Published November 1, 1997.
Stuffing the turkey can lead to overcooked white meat and potential safety problems. The solution? Preheat the stuffing, brine the bird, and use dual oven temperatures.
There is something undeniably festive about a stuffed roasted turkey, and for many people the holidays just aren't the holidays without one. Every year, though, we are warned that for health and safety reasons, turkeys are best roasted unstuffed. Despite these warnings, many cooks continue to stuff their holiday bird. For the sake of flavorful, moist, turkey-infused stuffing, these cooks sacrifice perfectly cooked breast meat and risk food-borne illness from underdone stuffing.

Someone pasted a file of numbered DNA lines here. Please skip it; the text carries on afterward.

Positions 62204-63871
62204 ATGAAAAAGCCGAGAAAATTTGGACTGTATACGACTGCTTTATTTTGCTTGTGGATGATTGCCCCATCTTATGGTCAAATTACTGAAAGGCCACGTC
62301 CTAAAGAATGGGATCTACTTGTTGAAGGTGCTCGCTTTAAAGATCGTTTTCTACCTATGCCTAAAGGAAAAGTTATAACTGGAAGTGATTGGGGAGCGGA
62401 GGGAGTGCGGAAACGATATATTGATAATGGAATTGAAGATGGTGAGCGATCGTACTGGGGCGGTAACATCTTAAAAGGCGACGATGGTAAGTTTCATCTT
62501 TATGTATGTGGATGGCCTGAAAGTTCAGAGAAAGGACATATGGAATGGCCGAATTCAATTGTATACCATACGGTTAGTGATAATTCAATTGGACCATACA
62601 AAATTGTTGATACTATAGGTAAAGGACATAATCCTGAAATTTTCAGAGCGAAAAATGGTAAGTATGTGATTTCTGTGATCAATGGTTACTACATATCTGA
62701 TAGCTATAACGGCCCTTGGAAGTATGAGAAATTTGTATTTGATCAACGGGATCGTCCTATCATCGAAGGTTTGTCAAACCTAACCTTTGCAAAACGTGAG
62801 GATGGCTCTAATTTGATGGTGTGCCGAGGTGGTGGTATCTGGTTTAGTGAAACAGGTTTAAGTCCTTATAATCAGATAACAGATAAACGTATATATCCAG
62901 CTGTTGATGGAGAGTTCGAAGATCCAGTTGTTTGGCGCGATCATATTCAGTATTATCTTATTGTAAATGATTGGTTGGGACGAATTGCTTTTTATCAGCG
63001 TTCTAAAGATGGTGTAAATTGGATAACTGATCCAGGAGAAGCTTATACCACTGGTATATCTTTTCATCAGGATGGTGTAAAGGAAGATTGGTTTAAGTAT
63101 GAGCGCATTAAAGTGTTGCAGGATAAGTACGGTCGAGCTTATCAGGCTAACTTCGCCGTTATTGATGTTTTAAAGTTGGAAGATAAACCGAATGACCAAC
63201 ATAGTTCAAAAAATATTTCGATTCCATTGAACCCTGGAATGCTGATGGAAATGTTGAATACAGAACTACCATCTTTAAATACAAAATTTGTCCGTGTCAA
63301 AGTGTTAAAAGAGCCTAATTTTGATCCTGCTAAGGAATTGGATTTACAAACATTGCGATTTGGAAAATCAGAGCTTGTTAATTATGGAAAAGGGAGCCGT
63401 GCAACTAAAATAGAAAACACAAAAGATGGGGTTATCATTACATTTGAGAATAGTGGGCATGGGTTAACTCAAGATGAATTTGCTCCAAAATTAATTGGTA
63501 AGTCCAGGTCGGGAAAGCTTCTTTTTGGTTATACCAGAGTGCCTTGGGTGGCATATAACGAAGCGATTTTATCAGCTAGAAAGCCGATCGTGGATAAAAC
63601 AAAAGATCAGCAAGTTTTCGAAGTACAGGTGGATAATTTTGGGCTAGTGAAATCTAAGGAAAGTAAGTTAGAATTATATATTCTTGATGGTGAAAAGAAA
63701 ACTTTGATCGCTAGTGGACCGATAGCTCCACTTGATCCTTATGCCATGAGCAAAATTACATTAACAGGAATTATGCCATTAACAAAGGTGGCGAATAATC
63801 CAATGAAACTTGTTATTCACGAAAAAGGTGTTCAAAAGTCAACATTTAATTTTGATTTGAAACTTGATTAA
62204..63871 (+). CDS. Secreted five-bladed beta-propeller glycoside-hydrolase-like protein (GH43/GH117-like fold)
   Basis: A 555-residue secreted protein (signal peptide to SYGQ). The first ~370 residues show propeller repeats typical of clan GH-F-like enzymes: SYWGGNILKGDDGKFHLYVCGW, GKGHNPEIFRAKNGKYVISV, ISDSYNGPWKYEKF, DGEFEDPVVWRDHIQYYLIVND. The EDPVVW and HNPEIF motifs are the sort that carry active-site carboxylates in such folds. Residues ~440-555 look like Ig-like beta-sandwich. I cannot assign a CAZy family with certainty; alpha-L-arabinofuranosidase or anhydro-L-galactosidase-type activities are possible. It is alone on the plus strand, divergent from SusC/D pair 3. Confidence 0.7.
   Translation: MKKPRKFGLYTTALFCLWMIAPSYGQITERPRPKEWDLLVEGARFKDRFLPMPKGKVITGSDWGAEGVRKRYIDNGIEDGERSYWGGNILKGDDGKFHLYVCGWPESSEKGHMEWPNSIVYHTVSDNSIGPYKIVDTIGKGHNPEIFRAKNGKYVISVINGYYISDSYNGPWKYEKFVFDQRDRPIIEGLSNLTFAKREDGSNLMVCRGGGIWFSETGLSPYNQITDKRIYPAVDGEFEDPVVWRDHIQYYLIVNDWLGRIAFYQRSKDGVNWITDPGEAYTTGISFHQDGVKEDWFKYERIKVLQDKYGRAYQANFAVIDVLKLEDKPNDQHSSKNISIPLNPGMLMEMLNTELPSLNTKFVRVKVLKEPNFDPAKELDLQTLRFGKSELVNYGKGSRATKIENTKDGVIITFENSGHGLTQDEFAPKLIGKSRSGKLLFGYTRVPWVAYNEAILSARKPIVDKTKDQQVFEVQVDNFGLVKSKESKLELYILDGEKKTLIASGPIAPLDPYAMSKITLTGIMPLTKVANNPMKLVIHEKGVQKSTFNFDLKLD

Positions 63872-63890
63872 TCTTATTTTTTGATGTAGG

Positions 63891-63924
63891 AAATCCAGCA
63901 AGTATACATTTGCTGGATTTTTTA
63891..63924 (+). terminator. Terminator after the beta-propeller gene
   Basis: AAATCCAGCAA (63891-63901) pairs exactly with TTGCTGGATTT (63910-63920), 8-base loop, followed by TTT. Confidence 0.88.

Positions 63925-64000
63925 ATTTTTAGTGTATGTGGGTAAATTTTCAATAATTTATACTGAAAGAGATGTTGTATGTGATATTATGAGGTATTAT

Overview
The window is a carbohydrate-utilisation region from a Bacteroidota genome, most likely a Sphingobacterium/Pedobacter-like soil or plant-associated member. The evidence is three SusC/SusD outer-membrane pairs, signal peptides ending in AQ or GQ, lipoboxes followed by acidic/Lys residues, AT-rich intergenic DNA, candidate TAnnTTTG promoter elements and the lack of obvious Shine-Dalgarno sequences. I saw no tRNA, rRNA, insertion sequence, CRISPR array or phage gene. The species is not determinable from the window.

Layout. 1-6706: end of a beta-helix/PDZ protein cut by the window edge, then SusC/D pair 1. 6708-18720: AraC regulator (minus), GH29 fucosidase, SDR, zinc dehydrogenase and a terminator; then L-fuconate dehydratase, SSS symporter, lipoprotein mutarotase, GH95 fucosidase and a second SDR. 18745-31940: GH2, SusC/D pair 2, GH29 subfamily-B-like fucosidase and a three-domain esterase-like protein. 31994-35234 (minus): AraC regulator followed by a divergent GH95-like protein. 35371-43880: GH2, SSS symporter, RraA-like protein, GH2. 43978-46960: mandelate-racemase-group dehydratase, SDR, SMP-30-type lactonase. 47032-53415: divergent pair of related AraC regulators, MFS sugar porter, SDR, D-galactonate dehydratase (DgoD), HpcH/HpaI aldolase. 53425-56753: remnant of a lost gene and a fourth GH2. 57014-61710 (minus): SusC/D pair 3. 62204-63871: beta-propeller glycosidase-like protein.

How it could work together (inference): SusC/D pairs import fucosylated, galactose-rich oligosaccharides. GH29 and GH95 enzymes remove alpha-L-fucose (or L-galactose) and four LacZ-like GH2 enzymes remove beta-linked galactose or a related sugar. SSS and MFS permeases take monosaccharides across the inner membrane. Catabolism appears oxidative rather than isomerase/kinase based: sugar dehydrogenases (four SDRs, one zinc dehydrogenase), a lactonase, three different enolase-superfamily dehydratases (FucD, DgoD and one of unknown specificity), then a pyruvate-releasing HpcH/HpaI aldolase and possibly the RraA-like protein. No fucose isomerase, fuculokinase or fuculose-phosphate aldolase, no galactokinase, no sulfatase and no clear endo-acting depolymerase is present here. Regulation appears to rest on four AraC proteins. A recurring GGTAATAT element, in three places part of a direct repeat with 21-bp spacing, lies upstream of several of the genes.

We wanted to find a way to safely and successfully roast a stuffed turkey, making sure that the breast meat would be succulent and the stuffing fully cooked. Before we began, we decided to limit our turkey to a maximum of 15 pounds, because it is just too difficult to safely stuff and roast a larger bird.
Heat the stuffing in the microwave before placing it in the bird to give it a head start on cooking. Brine the bird to add flavor and moisture (brining will not, as we feared, make the stuffing soggy or overly salty). For even more insurance that the easily dried out breast meat will stay moist, roast the turkey breast-side down for the first three hours to protect it from the direct heat of the oven, then flip and finish breast-side up until done (and browned).list of recipes